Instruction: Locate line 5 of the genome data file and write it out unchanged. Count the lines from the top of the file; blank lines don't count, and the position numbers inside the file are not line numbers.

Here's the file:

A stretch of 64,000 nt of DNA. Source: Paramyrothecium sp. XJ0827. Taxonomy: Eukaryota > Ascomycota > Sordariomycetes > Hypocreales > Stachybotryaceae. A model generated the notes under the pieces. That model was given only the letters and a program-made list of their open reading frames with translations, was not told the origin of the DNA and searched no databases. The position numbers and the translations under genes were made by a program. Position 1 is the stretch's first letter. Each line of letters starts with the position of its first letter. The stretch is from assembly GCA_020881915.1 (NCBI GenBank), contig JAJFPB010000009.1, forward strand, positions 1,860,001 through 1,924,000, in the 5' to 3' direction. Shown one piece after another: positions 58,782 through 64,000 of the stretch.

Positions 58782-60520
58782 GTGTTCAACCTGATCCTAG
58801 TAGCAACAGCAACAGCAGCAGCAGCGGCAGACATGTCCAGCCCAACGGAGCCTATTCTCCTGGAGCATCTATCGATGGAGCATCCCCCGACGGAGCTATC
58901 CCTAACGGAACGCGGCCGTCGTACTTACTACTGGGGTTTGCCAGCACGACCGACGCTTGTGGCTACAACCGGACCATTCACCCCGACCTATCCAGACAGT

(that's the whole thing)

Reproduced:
58901 CCTAACGGAACGCGGCCGTCGTACTTACTACTGGGGTTTGCCAGCACGACCGACGCTTGTGGCTACAACCGGACCATTCACCCCGACCTATCCAGACAGT